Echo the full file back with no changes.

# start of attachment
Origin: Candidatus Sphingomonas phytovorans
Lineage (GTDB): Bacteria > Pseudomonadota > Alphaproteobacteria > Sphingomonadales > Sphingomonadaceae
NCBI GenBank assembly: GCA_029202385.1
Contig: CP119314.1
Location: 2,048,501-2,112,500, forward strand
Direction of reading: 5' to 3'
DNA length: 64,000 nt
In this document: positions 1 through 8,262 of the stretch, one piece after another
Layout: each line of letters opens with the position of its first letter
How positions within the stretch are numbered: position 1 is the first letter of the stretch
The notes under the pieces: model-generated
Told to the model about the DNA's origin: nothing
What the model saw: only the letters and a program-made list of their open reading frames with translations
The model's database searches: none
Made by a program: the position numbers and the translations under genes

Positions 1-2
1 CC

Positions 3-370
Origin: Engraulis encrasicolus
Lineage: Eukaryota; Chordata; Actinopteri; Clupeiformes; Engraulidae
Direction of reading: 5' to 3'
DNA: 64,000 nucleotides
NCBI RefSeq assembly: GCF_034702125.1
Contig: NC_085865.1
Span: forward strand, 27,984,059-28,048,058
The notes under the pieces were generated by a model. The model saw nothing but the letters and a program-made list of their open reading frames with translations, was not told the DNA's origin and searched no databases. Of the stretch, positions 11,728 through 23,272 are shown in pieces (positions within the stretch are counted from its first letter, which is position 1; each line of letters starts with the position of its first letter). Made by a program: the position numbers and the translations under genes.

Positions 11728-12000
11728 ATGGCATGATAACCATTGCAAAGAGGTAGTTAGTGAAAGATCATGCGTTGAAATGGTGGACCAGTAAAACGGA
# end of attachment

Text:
Origin: Candidatus Sphingomonas phytovorans
Lineage (GTDB): Bacteria > Pseudomonadota > Alphaproteobacteria > Sphingomonadales > Sphingomonadaceae
NCBI GenBank assembly: GCA_029202385.1
Contig: CP119314.1
Location: 2,048,501-2,112,500, forward strand
Direction of reading: 5' to 3'
DNA length: 64,000 nt
In this document: positions 1 through 8,262 of the stretch, one piece after another
Layout: each line of letters opens with the position of its first letter
How positions within the stretch are numbered: position 1 is the first letter of the stretch
The notes under the pieces: model-generated
Told to the model about the DNA's origin: nothing
What the model saw: only the letters and a program-made list of their open reading frames with translations
The model's database searches: none
Made by a program: the position numbers and the translations under genes

Positions 1-2
1 CC

Positions 3-370
Origin: Engraulis encrasicolus
Lineage: Eukaryota; Chordata; Actinopteri; Clupeiformes; Engraulidae
Direction of reading: 5' to 3'
DNA: 64,000 nucleotides
NCBI RefSeq assembly: GCF_034702125.1
Contig: NC_085865.1
Span: forward strand, 27,984,059-28,048,058
The notes under the pieces were generated by a model. The model saw nothing but the letters and a program-made list of their open reading frames with translations, was not told the DNA's origin and searched no databases. Of the stretch, positions 11,728 through 23,272 are shown in pieces (positions within the stretch are counted from its first letter, which is position 1; each line of letters starts with the position of its first letter). Made by a program: the position numbers and the translations under genes.

Positions 11728-12000
11728 ATGGCATGATAACCATTGCAAAGAGGTAGTTAGTGAAAGATCATGCGTTGAAATGGTGGACCAGTAAAACGGA